The 13 freshman members of the Democratic Party of Japan elected for the first time in September’s Lower House election issued a joint statement Thursday asking the party’s presidential candidates to create party unity.

The freshman lawmakers said they planned to submit a written statement to each of the candidates in Friday’s party presidential election — Naoto Kan and Ichiro Ozawa, both veteran lawmakers with leadership experience; and Yoshinori Suematsu. Suematsu, an ex-diplomat, later Thursday announced that he is abandoning his bid because he failed to gather the 20 party member signatures required to be officially listed as a candidate.

The freshmen also said they would hand the statement to DPJ lawmaker Takashi Kawamura. But aides did not confirm whether Kawamura, who has run in past leadership races, will run this time.

In the statement, the freshman members also requested that the power of authority and responsibility be centralized with the secretary general in order for the party to maintain unity.

The freshmen explained that the election is taking place because the DPJ lacked the ability to restore its credibility in the wake of a fiasco over a fake e-mail the party tried to use to discredit LDP Secretary General Tsutomu Takebe by linking him to a purported shady funds transfer from arrested Livedoor Co. founder Takafumi Horie. The debacle prompted DPJ President Seiji Maehara to step down March 31.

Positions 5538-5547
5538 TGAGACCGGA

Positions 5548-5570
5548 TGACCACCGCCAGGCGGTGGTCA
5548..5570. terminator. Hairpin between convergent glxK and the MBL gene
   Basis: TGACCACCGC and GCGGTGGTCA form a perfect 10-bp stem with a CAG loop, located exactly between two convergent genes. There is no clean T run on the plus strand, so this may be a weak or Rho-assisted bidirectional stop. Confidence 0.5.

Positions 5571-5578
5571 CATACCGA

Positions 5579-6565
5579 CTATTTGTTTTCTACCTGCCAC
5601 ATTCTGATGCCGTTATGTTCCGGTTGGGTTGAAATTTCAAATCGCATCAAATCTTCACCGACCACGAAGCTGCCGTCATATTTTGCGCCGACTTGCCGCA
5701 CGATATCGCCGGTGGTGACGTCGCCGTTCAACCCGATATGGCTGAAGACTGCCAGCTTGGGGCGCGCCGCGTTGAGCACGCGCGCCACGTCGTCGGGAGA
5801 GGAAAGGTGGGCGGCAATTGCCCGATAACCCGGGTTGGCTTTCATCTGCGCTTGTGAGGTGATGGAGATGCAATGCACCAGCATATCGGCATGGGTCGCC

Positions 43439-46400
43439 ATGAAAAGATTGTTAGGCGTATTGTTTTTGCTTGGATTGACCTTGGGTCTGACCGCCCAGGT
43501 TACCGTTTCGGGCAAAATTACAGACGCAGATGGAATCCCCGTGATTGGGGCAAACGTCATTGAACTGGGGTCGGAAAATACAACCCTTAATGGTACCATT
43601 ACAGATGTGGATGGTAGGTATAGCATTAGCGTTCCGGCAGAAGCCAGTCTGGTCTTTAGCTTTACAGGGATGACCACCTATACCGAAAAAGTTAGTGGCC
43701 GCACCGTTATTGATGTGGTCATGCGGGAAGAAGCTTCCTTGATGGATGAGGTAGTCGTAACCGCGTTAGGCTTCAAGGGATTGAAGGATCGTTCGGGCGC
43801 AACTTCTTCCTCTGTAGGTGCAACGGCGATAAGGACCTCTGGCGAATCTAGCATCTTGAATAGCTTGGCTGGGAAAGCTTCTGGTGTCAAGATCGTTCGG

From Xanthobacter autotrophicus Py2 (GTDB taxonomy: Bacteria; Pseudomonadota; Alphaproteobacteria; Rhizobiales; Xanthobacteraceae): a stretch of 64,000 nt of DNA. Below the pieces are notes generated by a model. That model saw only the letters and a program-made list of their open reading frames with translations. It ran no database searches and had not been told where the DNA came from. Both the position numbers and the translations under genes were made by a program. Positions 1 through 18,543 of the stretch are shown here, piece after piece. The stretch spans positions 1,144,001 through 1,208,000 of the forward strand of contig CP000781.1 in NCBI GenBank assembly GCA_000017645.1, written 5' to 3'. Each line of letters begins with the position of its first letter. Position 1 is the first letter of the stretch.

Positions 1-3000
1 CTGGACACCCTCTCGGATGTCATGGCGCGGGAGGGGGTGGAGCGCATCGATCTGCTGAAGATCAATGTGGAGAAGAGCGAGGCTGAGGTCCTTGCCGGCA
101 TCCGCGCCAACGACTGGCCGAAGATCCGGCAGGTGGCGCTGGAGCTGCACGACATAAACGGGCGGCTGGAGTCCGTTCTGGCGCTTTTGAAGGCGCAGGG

“What we are hoping for is to ensure that the secretary general is grasping the situation and has a firm grip over the management of the party,” said freshman Akio Fukuda, a former Tochigi governor.

As he received the request, Kan said, with a smile, that if he wins the election, he will take on the duties responsibly.

On the question of which candidate the freshmen will vote for, they said they will not vote as a bloc but rather leave the decision to each lawmaker.

Later Thursday, Kan and Ozawa held a meeting at a Tokyo hotel. Afterward, they told reporters they agreed that whoever won, the victor would place priority on party unity when selecting the party’s leadership.

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